Once connected using the Ethernet cable (required for the first connection), you must then connect to the IP address displayed on the Isun3D screen from your web browser (Chrome browser is recommended). This brings you to the printer management page (only available in English) with different tabs: Print Jobs, Printables, Printers and Settings. The Print Jobs part thus makes it possible to import the file previously prepared on a slicing software (see next chapter) or to start printing.
At this stage of the test, however, two points should be noted. The first is that printer management and file slicing are not done within the same interface, forcing the user to juggle between the slicer and his web browser. Nothing dramatic, but it can be slightly annoying in the long run. The second point concerns the connection to the printer management interface, which can be hazardous. In short, once you are connected, all you have to do is enter your WiFi settings in order to avoid the Ethernet cable.
The next step is to calibrate the machine to ensure that the tray is parallel to the flash screen. To do this, simply follow simple steps detailed in the user manual written by A4 Technologie (available in French and English). This quick operation is important and will have to be repeated as soon as the machine is moved or your prints no longer adhere properly to the tray.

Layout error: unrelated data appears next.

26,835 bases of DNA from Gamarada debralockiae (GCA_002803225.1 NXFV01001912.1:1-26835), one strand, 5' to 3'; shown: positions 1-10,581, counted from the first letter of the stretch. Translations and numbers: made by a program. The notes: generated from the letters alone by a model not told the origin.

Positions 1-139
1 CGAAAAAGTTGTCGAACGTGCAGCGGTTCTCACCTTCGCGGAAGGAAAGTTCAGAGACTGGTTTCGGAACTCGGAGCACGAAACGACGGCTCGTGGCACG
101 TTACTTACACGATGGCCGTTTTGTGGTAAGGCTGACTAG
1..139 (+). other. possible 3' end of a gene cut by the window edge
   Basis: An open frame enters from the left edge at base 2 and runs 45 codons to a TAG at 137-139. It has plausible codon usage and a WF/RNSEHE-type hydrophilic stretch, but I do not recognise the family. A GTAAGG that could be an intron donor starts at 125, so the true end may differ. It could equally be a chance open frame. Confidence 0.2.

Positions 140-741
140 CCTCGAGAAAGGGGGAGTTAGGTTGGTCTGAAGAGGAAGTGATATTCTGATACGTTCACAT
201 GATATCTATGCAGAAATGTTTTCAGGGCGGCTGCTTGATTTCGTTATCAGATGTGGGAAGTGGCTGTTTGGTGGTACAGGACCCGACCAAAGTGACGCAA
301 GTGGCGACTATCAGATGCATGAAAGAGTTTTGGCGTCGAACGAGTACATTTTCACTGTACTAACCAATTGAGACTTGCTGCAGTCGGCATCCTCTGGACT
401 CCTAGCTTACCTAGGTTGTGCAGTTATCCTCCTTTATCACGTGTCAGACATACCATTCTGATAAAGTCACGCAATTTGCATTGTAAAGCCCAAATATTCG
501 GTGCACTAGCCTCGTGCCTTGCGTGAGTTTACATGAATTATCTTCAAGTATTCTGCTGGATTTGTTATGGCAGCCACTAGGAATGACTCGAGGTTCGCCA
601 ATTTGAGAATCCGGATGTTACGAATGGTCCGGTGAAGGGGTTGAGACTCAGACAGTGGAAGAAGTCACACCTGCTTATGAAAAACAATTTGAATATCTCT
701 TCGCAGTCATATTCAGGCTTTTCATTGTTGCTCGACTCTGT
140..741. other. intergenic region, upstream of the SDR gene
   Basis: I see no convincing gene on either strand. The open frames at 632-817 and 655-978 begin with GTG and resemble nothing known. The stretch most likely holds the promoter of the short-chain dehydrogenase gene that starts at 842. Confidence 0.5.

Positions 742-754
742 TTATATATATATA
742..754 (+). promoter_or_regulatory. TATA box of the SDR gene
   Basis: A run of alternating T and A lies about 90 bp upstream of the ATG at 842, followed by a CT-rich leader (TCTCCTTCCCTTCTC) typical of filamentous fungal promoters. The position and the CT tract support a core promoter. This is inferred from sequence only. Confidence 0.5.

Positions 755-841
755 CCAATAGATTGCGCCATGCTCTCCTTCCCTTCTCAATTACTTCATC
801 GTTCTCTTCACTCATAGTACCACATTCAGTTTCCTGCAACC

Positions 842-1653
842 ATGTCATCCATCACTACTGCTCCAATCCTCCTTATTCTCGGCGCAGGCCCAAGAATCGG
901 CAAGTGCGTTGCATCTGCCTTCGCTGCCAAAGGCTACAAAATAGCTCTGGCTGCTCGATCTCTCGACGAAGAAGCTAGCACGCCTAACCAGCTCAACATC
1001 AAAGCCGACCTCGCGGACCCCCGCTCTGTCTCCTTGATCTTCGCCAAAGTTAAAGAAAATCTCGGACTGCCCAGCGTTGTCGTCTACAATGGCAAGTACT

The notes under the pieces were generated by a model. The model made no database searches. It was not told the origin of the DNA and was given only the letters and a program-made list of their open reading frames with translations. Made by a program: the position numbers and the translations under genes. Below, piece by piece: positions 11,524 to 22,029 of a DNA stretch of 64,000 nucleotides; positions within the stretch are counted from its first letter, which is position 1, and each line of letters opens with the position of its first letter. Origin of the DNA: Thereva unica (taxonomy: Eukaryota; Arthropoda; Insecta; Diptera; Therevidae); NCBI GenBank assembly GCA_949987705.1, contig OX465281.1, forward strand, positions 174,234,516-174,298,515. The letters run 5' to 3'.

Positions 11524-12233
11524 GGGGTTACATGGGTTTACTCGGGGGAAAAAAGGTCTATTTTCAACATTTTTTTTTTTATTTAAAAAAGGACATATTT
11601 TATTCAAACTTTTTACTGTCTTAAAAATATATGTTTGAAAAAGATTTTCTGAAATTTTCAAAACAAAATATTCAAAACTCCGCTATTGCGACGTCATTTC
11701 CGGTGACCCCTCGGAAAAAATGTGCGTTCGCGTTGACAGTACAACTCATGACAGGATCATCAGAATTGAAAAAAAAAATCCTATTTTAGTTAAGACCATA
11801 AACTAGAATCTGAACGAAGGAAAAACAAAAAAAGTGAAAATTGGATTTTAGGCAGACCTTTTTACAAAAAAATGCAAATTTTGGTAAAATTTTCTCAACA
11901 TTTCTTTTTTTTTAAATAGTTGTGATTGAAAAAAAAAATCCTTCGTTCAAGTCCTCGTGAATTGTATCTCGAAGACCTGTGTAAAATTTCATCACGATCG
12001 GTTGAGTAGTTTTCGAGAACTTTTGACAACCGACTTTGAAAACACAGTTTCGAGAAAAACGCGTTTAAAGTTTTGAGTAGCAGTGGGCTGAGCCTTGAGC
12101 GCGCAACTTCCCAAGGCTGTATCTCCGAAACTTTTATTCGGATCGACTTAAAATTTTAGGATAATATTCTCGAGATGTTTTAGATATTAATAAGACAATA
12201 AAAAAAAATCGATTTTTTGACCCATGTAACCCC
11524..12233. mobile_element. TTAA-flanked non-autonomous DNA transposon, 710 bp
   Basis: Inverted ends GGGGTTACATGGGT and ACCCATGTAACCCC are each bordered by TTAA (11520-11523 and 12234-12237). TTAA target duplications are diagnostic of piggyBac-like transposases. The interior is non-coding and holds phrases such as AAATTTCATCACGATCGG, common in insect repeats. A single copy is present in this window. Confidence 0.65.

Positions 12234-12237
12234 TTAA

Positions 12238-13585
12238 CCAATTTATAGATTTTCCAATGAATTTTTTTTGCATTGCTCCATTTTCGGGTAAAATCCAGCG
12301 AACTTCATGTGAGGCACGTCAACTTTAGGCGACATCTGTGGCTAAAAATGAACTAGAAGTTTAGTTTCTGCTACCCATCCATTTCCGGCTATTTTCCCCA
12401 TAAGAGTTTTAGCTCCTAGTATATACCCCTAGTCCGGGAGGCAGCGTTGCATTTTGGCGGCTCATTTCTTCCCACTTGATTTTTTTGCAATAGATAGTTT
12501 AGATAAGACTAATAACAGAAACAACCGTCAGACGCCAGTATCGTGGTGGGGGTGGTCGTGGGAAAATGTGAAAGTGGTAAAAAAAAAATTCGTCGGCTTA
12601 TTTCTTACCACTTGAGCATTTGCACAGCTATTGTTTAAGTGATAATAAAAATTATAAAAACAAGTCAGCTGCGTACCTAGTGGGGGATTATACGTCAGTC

You can then install the resin tray before filling it manually with the desired material (in the same way as on a Slash+ 3D printer for reference). There is no automated filling of the tank, nor any resin cartridge that can easily be inserted into the machine. An experience that is a little less “Plug & play” and that may discourage some people: but in reality doesn’t present any real difficulties.
3. Slicing software
The Isun3D L120 printer is currently compatible with three free slicers to prepare 3D models for printing, namely Isun3D, SmartMaker and NovaMaker. These tools allow the file to be exported not in G-code format but in .CWS format, recognised by the Isun3D L120 printer. As part of the test, we tested the Isun3D software which offers a simple and clear interface.
In addition to the functions of moving, scaling or rotating the 3D model, the software allows you to generate your own 3D printing media, but also to create them in an intelligent way with the “Add support auto smart” option. However, this last option is not yet finalised, as confirmed to us by the team at A4 Technologie. A future software update could potentially correct this problem. Your best option for creating media will always be to rely on your experience!